Monday 13 December 2021

A Great Northern at Farmoor 13th December 2021

A blustery day, unseasonably mild and as a consequence grey, more than enough to dull the spirit. A year coming to an end but bringing little joy or optimism as we lurch into another covid crisis that will, so we are told, only grow worse in the year to come.

I needed to be out, away from the house, away from all the endless bad news, communing with a natural world where my mind would be diverted from its potential to lead me down those familiar dark corridors of anxiety.

The unlikely surrounds of Farmoor Reservoir have been my salvation since the covid pandemic first turned the world on its head and it was to there that I turned this morning, as today held the promise of something special that had arrived on the reservoir only yesterday. A Great Northern Diver.

Farmoor Reservoir used to receive an annual winter visit from this impressively large species but then came a four year gap from April 2016 until November 2020, when none arrived on the reservoir. It therefore seemed that normal service had been resumed this year when not one but two arrived on the reservoir in quick succession.

However the first of the two birds to arrive this winter only remained for a day, which it spent dodging the yachts and windsurfers on Farmoor 2, the larger basin. Unsurprisingly it was nowhere to be seen the following morning. Yesterday, another was found and like most of the others that have come to the reservoir over the years it was a juvenile. I watched the diver from the causeway, in the windy and murky weather of a late Sunday afternoon, and like its predecessor it too was dodging yachts and windsurfers and I thought it would be no great surprise if it departed for somewhere less troubling.

It was with some relief that I found the diver was still present today but had transferred to Farmoor 1, the smaller basin where currently it only has to worry about Cormorants and Coots, the  yachts and windsurfers being confined to Farmoor 2. 

Its impressive presence was gracing the water around the eastern bank. Huge of head and bill with a bulky, torpedo long body, the whole supremely adapted to spending virtually an entire life on water, be it fresh or salt.

Their size imbues them with a gravitas, the movements it makes above the surface almost ponderous. The huge bill, a bayonet of blue grey in the dull light, needs the large head and muscular neck to carry it. 

Dull grey brown above, each upper body feather is neatly edged with a delicate pale fringe, imparting an overall scaled patterning while the underparts, for the most part below the waterline, are shining white. In the dull light of this morning the ruby red colouring of its eyes was hard to discern.

For the majority of the time the diver was feeding, disappearing for disconcertingly long periods underwater (one has been recorded as having remained submerged for three minutes),  only to surface at a considerable distance from where it had submerged. Each dive would be preceded by a sleeking of head and body feathers before it slid underwater in a movement smooth as silk.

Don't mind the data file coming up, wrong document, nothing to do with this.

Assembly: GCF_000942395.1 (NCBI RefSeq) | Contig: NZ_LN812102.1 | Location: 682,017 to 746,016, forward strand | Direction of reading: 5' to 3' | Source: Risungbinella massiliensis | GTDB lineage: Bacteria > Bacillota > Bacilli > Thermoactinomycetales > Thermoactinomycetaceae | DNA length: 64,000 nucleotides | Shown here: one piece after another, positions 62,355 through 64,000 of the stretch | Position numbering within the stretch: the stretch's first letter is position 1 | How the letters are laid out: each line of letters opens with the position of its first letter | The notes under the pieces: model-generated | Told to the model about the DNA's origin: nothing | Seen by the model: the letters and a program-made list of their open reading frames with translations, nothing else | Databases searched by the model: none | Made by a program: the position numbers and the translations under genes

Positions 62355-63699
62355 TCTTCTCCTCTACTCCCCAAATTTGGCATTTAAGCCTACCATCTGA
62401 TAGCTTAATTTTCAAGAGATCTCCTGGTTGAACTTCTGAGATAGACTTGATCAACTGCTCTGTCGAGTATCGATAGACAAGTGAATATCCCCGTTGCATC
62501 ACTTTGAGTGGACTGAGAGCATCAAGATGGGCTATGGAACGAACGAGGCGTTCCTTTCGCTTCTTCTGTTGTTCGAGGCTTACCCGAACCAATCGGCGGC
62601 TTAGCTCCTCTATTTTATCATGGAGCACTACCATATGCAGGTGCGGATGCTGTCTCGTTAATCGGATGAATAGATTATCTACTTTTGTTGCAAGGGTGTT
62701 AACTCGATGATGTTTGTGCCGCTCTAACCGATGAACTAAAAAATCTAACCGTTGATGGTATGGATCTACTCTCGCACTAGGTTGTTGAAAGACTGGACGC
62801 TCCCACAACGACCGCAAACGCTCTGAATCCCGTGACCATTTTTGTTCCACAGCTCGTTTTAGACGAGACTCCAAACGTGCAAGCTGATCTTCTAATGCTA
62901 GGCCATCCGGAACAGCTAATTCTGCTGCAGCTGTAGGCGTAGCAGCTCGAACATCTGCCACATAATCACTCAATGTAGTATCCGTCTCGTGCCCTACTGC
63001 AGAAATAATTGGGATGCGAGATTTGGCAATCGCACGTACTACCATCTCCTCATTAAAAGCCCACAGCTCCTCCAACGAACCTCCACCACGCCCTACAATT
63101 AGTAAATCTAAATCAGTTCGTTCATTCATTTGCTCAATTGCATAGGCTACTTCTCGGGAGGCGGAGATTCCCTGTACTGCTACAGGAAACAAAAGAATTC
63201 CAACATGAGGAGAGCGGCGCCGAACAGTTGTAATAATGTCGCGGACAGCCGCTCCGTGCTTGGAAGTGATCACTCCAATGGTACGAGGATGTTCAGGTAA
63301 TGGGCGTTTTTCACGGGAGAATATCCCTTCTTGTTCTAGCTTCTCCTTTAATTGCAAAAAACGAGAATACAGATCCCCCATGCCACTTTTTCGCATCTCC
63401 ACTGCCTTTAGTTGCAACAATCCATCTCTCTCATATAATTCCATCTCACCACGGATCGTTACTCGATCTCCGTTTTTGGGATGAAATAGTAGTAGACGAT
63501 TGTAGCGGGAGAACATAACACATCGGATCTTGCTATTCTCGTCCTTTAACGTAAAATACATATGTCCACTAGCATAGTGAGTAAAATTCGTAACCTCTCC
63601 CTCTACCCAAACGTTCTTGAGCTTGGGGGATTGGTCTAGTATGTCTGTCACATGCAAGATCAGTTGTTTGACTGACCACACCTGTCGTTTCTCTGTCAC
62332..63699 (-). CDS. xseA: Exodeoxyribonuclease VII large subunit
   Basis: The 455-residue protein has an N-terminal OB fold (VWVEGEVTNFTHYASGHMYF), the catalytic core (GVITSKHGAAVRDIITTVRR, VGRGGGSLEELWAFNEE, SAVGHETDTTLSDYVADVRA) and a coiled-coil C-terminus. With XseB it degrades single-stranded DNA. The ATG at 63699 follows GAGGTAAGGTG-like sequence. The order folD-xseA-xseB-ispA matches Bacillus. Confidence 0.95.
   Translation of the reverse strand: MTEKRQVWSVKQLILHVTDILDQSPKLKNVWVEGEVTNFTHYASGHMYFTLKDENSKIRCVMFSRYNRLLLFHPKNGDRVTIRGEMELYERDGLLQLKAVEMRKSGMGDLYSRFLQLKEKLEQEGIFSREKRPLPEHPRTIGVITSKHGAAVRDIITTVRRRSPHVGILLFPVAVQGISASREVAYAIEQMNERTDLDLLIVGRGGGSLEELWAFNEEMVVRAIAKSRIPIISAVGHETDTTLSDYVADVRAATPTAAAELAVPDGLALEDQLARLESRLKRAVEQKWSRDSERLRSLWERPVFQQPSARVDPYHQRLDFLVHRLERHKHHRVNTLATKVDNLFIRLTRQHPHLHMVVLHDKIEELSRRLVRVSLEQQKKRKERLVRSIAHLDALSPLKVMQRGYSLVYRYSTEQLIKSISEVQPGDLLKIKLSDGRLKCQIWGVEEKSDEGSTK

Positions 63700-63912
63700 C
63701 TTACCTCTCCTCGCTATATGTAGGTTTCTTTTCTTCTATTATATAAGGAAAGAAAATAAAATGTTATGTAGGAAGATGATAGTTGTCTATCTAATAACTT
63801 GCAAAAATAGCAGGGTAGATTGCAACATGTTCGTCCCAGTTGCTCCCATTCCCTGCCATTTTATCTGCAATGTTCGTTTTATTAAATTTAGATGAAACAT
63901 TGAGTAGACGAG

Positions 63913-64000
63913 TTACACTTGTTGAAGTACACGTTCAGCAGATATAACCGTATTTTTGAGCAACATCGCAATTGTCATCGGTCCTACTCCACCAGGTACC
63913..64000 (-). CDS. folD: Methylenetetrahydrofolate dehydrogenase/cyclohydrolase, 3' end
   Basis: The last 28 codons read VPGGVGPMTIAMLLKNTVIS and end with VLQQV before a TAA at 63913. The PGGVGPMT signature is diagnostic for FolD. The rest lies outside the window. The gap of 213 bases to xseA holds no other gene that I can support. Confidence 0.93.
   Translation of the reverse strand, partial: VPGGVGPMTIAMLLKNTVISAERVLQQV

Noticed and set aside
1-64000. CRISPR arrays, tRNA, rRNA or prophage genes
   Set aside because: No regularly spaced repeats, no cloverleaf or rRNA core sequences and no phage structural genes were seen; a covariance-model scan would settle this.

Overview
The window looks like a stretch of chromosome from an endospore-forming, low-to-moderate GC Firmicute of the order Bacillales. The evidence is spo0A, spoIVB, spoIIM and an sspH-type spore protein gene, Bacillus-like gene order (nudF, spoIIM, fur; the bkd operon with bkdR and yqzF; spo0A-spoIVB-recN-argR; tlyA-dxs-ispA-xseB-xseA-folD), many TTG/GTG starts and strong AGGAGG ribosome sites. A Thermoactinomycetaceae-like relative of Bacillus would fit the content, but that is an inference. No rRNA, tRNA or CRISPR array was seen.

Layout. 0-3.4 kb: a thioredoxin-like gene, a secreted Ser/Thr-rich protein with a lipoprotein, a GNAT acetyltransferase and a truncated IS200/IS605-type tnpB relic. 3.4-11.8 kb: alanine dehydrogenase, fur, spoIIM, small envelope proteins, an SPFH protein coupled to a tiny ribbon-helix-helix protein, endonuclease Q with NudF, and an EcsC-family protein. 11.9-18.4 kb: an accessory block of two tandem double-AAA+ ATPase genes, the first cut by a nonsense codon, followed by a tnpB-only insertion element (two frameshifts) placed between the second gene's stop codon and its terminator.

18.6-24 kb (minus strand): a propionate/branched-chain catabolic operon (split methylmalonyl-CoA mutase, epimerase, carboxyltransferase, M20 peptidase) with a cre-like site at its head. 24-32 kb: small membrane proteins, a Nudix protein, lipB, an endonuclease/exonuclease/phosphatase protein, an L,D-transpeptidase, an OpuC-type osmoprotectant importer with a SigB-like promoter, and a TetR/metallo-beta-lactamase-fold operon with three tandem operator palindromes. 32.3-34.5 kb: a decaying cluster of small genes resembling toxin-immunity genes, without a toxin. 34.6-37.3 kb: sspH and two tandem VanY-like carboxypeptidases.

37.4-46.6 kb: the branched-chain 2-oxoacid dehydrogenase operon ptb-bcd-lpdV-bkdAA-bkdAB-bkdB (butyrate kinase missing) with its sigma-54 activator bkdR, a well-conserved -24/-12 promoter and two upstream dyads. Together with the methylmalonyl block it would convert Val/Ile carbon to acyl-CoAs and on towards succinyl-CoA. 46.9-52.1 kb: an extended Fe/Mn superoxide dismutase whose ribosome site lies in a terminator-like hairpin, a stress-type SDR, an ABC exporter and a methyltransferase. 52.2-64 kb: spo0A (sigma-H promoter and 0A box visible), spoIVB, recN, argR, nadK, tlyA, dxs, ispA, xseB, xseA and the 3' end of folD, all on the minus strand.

There was never a hint of a cormorant like, energetic plunge dive from this aquatic aristocrat, just an arching of neck as its bill pierced the water's surface, head and body following in one lythe movement of consummate grace.

Times came and went where it loafed idly on the surface or preened. In the latter case, rolling on its side to expose gleaming white underparts, its head and bill extended back over its body in a sinuous snake like movement as it rubbed bill on preen gland, to get the oil that would keep its feathers waterproof.

It cruised around its new home in relaxed and splendid isolation but assume a threat posture, by lowering  head and neck parallel with the water,if  coot, grebe or cormorant came too close. The gesture meant there was never any argument from the smaller birds.

There has been a noticeable influx of Great Northern Divers to inland locations in the last couple of days possibly due to the recent violent storms at sea and on the coast, with individuals being found at Draycote Water and Caldecotte Reservoir in neighbouring Warwickshire and Buckinghamshire respectively. Others have been found on inland reservoirs or large areas of water ranging from Yorkshire,Nottinghamshire,Suffolk, Hampshire,Wiltshire and Greater London.

The origins of these birds are from populations in Iceland and to a lesser extent Greenland, some of which  move south to spend the winter around the coasts of Britain, principally off northwest Scotland, Ireland and southwest England. Many of these storm blown inland individuals are less experienced juveniles.

I hope this 'Great Northern' remains for a few weeks. It is after all, on the less busy basin of the reservoir, there is plenty of food and it should be relatively undisturbed. We will see. 

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